Is there a Prince type on record? Perhaps there is multiple. One type is Ingrid Chavez, who inspired some of the more overtly devoutional and esoteric songs. Martika would fit into that type by the inference of the songs he gave her. She was given the honour of introducing the world to his poignant and tender composition, ‘Love Thy Will Be Done’. This song is not gender specific but its vulnerability is best rendered by a woman, if not by Prince because it yearns in a way that is not commonly expressed by men in a public platform like a major label album release. It also defies a lazy stereotype about Prince’s cartoonish, two dimensional depiction of women during phases of his career, which do not stand up to three dimensional scrutiny when examined. But there was that side of him in his work, which may have been one of the characters on the grand stage of his imagination. In a lot of his songs, Prince is the victim of the wiley ways of women. Ensnared, betrayed and left broken hearted. It’s a fascinating pathology. Sinead O’Conner made a successful meal of a song he gave to The Family for their debut album, but neither she nor her celebrated rendition of ‘Nothing Compares To You’ received his official seal of performative approval. He took it back not long after her version became a chart smash and spiced it up with another Prince type of woman in the guise of the mighty voiced NPG Queen, Rosie Gaines. But it’s his original solo recording that is the most revealing for how naked he is in his vocal delivery. The song is a masterpiece of the songwriting craft. Great artistry sown in the soil of substance.

The songs on Originals are ones that hardcore fans like myself are familiar with thanks to the infamous bootlegging of his recordings in the 80s, long before the Internet was in our vocabulary of common words. This is only the feintist scratch on the surface of the several lifetime’s worth of studio, rehearsals, and live performance recordings and footage he left behind but we now have some sonic clarity in place of tape hiss, and suprisingly some of the mixes are different from the ones that have circulated in the purple underground for many frustrating and simultaneously exciting years of hunting for material which lay dormant in his fabled Paisley Park vault.

There’s quite a few fan favorites gathered for this fellowship of orphaned songs. Its nice to have the gorgeous ‘Noon Rendezvous’ in good sound quality. It is sheer beauty. Prince’s original recording of ‘Jungle Love’ is also great to have on this album because as I’ve alluded to, it’s long been established that Morris Day and The Time were at the very least an extension of Prince. One of several shape shifts of his enigmatic persona. Vanity/Apollonia 6 was another and is represented here in the opening track, Sex Shooter, which is a song that was featured in a transitional scene from Purple Rain. Just like the many sides in the room of our identity, Prince always had a voice and a suave style to match.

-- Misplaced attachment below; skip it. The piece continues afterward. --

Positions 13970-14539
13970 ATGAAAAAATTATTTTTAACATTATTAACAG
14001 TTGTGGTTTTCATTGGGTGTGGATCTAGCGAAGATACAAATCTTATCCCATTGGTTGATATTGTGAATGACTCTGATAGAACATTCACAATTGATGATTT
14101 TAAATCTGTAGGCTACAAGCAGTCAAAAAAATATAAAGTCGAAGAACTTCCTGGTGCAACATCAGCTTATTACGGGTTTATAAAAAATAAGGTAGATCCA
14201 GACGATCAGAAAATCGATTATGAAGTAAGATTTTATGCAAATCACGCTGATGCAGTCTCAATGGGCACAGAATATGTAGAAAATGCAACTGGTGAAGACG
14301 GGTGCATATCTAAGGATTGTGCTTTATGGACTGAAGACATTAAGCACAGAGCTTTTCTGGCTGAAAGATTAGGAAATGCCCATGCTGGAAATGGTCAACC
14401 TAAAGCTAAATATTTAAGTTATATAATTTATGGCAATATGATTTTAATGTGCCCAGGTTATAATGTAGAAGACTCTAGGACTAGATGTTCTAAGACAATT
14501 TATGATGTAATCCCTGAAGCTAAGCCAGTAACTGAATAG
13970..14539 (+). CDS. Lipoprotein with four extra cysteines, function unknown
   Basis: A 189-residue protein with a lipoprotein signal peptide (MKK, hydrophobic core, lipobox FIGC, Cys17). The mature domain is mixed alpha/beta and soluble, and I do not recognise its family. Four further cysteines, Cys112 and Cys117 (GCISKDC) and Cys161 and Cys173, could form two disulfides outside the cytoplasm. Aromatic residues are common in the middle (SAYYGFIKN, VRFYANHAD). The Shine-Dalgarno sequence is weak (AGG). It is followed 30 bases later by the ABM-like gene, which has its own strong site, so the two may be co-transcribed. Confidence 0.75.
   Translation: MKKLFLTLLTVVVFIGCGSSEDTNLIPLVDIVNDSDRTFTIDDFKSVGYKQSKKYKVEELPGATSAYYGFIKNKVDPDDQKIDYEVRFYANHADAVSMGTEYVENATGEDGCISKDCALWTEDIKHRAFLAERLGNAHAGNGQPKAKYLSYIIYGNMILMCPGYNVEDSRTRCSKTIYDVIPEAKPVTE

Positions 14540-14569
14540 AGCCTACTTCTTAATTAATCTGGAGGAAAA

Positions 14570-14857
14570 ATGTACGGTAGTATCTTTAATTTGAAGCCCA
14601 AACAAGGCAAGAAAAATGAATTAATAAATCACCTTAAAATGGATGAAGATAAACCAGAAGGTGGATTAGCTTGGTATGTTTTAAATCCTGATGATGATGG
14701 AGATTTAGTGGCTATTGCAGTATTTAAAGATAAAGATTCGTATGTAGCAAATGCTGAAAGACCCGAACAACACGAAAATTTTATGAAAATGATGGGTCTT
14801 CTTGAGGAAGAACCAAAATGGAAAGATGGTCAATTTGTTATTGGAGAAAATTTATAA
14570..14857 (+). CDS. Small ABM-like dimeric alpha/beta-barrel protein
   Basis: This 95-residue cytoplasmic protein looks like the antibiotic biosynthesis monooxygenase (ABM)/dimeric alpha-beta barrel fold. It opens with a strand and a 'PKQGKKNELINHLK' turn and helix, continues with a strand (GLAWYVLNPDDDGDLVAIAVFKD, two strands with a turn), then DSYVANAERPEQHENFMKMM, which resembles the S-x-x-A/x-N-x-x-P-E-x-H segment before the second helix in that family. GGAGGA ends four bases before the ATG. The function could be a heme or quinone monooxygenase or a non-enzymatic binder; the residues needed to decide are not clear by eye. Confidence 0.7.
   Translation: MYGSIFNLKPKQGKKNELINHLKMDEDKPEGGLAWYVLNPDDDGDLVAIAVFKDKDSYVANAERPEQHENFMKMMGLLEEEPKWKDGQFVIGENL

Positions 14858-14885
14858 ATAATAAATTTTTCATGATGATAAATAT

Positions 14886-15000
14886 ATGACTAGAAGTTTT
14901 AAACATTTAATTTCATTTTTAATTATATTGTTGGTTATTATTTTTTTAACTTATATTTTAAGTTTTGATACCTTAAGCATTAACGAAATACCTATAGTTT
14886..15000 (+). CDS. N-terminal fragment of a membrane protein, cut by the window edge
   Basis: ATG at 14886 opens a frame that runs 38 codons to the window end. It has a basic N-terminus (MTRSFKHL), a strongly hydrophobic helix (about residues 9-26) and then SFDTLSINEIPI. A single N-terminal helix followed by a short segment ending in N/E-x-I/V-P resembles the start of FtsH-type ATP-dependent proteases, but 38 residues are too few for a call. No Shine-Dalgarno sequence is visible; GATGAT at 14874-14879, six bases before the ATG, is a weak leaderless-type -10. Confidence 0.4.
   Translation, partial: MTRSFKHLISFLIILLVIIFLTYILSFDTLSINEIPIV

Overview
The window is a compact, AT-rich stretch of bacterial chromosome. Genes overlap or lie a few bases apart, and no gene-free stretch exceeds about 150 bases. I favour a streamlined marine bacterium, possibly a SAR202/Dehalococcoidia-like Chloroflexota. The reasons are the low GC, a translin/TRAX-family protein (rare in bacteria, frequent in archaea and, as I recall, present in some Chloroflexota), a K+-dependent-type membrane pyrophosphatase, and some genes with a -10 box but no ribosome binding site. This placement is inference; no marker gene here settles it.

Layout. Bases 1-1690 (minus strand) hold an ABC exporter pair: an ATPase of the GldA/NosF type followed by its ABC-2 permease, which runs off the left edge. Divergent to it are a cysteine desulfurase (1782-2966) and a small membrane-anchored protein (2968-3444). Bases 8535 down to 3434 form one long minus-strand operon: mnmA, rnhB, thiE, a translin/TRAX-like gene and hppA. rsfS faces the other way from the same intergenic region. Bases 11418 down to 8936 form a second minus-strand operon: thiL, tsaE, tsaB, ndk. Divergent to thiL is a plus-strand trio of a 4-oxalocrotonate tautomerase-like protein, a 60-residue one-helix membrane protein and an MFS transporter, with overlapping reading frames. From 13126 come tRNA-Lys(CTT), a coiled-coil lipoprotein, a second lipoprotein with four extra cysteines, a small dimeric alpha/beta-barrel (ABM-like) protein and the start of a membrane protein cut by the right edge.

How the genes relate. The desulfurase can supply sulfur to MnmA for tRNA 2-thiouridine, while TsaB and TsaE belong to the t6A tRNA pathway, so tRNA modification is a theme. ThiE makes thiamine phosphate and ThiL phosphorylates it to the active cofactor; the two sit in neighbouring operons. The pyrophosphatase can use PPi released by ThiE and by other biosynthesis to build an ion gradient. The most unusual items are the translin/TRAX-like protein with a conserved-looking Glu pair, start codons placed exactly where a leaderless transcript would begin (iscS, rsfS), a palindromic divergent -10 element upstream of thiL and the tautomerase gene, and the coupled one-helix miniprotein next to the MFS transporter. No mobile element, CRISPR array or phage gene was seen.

This collection of songs is playful and less cynical than one might expect for a project not helmed by its creator. It pays tribute to his range as a writer, composer, producer, musician in the strictist of definitions. And it celebrates the virility of his ideas and concepts across genres in a period when as popular as he was, he openly embraced the avant gard and pushed the cutting edge beyond the frontiers of the mainstream. There were no limits to his creativity. At the beginning of the 70s Miles Davis didn’t get to work with Hendrix as he had planned to before tragedy struck, but in the mid to late 80s he put the voice of his muted Trumpet to the service of Prince the composer, and recorded for posterity, tunes which will inevitably see the light of day in due time. Miles went beyond the border of expectations and left a lot of purists behind him, who couldn’the escape the 50s. He likened Prince to Hendrix, James Brown, Charlie Chaplin and Marvin Gaye and even the successor to Duke Ellington. I won’t dispute the opinion of Miles but even after all the years of listening to and watching Prince, I find no equal. Nobody past or present comes even remotely close to the totality of Prince the Artist on stage or on record.